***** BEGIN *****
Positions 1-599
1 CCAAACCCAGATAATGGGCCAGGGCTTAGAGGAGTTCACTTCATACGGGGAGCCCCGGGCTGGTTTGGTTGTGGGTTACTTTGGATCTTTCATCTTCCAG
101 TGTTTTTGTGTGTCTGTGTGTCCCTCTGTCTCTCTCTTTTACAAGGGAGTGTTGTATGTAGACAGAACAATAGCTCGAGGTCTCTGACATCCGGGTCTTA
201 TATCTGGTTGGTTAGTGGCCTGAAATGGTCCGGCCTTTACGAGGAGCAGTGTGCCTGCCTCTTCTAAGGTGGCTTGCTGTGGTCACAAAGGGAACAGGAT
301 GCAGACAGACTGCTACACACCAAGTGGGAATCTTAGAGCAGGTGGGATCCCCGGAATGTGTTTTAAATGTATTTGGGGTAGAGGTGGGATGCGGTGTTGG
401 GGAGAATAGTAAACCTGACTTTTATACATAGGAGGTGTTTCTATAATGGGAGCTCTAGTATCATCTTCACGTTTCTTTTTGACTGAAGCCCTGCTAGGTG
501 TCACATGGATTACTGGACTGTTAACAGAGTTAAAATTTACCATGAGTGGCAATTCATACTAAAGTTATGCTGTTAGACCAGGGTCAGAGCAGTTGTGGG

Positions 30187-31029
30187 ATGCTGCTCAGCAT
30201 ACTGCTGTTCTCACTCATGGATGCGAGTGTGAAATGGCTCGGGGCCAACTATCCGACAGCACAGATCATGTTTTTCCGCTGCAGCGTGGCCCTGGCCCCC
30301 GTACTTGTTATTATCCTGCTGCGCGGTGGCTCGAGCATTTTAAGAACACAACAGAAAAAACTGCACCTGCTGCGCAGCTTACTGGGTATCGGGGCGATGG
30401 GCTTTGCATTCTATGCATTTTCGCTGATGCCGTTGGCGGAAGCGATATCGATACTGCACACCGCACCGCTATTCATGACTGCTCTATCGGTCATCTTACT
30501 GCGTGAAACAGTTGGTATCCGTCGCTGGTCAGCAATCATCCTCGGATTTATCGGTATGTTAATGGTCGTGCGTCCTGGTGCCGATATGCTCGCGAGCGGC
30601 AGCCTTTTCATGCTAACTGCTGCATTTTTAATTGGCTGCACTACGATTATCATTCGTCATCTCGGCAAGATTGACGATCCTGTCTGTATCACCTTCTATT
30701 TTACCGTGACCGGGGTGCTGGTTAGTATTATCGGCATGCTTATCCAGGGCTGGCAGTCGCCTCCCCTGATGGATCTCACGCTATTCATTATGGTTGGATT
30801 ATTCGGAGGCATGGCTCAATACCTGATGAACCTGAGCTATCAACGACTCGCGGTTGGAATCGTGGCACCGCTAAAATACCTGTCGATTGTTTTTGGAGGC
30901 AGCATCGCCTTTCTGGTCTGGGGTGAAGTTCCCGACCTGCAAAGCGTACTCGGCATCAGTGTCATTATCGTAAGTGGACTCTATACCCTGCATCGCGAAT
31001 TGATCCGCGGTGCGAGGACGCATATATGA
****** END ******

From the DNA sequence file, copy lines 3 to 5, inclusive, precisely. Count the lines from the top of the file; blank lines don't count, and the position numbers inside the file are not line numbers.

101 TGTTTTTGTGTGTCTGTGTGTCCCTCTGTCTCTCTCTTTTACAAGGGAGTGTTGTATGTAGACAGAACAATAGCTCGAGGTCTCTGACATCCGGGTCTTA
201 TATCTGGTTGGTTAGTGGCCTGAAATGGTCCGGCCTTTACGAGGAGCAGTGTGCCTGCCTCTTCTAAGGTGGCTTGCTGTGGTCACAAAGGGAACAGGAT
301 GCAGACAGACTGCTACACACCAAGTGGGAATCTTAGAGCAGGTGGGATCCCCGGAATGTGTTTTAAATGTATTTGGGGTAGAGGTGGGATGCGGTGTTGG